Dutch pension fund says no reason to boycott Israeli banks

After Danske Bank decides to boycott Bank Hapoalim, ABP fund says it sees no reason to cut ties with 3 Israeli banks.

ABP Dutch pension fund (photo credit: Courtesy)
ABP Dutch pension fund
(photo credit: Courtesy)
Dutch pension fund ABP, one of the largest pension funds in the world, announced on Wednesday that after looking into the matter it sees no reason to end its relationship with three Israeli banks.
The fund’s announcement runs firmly against the grain of the increasing public perception that Israel is on the verge of wholesale boycotts by European financial institutions.
In January, another Dutch pension firm, PGGM, announced it was divesting from five Israeli banks, because of “their involvement in financing Israeli settlements in the occupied Palestinian territories.”
ABP posted an announcement on its website on Wednesday saying that publicity about boycotts of Israeli banks has led the fund to explain why it does not exclude Israeli banks from its investments.
The fund said that its environmental, social and corporate governance policy – a catchall phrase for what is known as socially responsible investing – is based on two objective criteria: international law and the principles laid down in the UN Global Compact.
The compact is a policy initiative for businesses that want to align their operations with 10 universally accepted principles in the areas of human rights, labor, environment and anti-corruption.
The fund said its directorate discusses these matters each year and it has concluded that the Israeli banks – Bank Hapoalim, Bank Leumi and Mizrahi- Tefahot – “do not act contrary to international law and regulations,” and that there are no court rulings indicating a need to end investments in them.
Danske Bank, the largest in Denmark, recently said on its website that it is boycotting Bank Hapoalim for “legal and ethical” reasons. The Stockholm- headquartered Nordea Bank, the largest in Scandinavia, has asked for clarifications from Bank Leumi and Mizrahi- Tefahot regarding their activities beyond the Green Line.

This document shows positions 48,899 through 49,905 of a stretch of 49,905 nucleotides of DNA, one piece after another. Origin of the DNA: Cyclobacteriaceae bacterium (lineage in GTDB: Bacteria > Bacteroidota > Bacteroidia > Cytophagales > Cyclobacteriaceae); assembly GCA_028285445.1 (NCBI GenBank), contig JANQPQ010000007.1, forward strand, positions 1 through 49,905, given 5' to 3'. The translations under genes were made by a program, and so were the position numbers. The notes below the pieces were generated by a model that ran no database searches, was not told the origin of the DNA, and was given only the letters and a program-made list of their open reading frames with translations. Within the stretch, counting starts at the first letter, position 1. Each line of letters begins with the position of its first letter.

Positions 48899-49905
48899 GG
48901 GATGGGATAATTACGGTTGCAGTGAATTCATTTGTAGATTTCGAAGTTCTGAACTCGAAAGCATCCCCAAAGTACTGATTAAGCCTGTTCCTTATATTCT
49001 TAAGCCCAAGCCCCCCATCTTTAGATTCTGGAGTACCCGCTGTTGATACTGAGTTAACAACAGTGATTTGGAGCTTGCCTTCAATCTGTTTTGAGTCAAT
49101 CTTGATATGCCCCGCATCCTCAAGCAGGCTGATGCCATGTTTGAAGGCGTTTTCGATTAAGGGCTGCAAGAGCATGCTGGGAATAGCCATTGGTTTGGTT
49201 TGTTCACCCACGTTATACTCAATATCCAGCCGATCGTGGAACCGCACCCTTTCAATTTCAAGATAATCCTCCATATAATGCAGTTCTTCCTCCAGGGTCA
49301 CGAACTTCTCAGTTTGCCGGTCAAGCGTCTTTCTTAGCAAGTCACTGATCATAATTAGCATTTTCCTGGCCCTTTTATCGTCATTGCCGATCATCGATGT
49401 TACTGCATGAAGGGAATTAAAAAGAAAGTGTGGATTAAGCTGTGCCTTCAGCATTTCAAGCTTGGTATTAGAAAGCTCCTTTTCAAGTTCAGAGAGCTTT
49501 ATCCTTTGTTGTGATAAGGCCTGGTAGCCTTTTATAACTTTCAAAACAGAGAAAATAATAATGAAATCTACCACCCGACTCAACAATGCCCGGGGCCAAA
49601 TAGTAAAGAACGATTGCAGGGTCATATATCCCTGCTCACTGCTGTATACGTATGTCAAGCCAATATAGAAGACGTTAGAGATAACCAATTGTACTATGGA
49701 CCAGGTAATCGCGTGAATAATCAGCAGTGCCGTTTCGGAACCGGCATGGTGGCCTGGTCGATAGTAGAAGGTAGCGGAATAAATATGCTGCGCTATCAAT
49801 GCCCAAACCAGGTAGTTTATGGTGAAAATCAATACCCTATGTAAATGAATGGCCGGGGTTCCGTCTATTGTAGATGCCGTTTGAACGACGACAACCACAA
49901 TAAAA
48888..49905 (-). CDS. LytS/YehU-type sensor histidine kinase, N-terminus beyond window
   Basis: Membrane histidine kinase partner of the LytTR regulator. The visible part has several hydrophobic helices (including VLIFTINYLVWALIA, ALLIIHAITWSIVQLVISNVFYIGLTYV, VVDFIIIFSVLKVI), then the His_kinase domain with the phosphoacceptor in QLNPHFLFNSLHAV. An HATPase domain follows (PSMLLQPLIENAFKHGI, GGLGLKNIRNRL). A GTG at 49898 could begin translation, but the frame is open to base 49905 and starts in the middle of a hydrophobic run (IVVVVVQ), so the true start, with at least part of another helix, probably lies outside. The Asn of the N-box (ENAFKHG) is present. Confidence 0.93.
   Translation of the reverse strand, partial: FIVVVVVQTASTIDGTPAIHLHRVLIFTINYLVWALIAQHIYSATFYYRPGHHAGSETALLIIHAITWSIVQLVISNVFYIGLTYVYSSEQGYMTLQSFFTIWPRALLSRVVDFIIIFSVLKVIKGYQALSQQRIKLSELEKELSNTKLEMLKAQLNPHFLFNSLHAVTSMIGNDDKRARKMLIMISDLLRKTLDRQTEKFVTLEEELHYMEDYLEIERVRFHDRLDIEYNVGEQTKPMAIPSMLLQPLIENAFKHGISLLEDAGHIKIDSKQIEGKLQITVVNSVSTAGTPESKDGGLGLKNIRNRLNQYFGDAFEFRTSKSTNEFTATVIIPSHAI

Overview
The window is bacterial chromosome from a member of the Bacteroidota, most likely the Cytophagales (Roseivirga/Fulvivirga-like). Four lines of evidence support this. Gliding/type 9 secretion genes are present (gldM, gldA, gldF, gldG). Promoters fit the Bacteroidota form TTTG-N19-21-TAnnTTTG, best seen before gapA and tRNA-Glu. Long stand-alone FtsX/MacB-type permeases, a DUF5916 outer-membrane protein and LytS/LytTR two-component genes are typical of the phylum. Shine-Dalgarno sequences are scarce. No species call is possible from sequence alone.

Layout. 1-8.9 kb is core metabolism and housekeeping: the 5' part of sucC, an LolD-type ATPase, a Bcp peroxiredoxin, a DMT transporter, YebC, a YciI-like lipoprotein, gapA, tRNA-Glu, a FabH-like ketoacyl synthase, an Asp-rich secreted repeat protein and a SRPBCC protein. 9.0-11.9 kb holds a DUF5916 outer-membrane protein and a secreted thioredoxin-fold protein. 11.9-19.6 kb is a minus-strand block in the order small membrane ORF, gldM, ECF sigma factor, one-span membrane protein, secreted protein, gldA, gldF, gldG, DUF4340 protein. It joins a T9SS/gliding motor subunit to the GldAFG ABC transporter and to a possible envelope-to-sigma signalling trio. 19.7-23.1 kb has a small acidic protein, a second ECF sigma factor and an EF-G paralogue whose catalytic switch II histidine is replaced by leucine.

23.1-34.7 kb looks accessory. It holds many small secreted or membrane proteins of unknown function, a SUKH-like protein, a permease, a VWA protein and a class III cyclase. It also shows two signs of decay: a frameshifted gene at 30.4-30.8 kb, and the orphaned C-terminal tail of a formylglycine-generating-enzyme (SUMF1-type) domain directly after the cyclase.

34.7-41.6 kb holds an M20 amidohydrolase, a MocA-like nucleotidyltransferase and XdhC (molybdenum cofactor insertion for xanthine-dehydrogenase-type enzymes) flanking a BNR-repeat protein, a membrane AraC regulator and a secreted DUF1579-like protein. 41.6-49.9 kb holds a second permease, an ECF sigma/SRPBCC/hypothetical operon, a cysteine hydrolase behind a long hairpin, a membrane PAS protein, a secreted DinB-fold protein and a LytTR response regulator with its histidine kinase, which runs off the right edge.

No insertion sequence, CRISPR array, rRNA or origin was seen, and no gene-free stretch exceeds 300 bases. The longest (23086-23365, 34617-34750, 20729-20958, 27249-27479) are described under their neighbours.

It was later reported that Danske Bank featured unflatteringly in a State Department cable from May 12, 2009 – released by WikiLeaks – which said that the bank had a “correspondent account” with Tanchon, a North Korean trading company that has been involved in financing a ballistic missile sale to an Iranian group.
ABP is a pension fund for some 2.8 million government, public and education workers, with invested capital last year of some €292 billion.
Meanwhile, Prime Minister Binyamin Netanyahu on Wednesday again slammed countries for applying a double standard to the country, saying Israel is “a light unto the nations, but only for those in the international community who want to see the light, because there is a lot of hypocrisy.”
Netanyahu, speaking at a ceremony recognizing fighters against human trafficking, said that Israel battles for human rights and does everything to preserve human dignity amid a “struggle against us with endless cruelty.”
Israel is characterized as a war criminal and serial violator of human rights, while “around us the most horrible things are taking place,” he said.
“This hypocrisy harms efforts to eradicate the evil and promote the good. But we will not be deterred, we will continue our efforts to be a light among the nations, if only they want to see the light,” the prime minister said.